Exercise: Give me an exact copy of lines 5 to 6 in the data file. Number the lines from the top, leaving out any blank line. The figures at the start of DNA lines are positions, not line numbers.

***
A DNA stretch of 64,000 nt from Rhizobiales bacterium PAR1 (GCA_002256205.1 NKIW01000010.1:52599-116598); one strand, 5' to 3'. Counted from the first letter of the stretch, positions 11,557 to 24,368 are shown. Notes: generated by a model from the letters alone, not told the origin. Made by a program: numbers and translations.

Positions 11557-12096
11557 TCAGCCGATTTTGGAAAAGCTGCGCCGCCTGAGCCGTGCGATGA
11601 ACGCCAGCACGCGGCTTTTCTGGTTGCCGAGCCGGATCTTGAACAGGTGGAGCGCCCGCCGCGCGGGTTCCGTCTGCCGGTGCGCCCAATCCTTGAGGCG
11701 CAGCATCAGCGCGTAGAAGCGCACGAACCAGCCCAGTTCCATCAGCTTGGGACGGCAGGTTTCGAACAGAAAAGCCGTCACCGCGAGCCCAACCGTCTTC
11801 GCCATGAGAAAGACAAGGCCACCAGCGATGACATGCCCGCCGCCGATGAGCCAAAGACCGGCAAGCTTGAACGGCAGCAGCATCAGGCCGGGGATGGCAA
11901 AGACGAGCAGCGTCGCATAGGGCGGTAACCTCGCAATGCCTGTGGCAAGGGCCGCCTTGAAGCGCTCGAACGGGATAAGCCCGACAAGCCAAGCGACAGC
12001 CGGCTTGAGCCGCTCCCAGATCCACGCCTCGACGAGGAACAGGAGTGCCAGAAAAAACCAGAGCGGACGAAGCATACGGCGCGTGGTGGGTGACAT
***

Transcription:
11701 CAGCATCAGCGCGTAGAAGCGCACGAACCAGCCCAGTTCCATCAGCTTGGGACGGCAGGTTTCGAACAGAAAAGCCGTCACCGCGAGCCCAACCGTCTTC
11801 GCCATGAGAAAGACAAGGCCACCAGCGATGACATGCCCGCCGCCGATGAGCCAAAGACCGGCAAGCTTGAACGGCAGCAGCATCAGGCCGGGGATGGCAA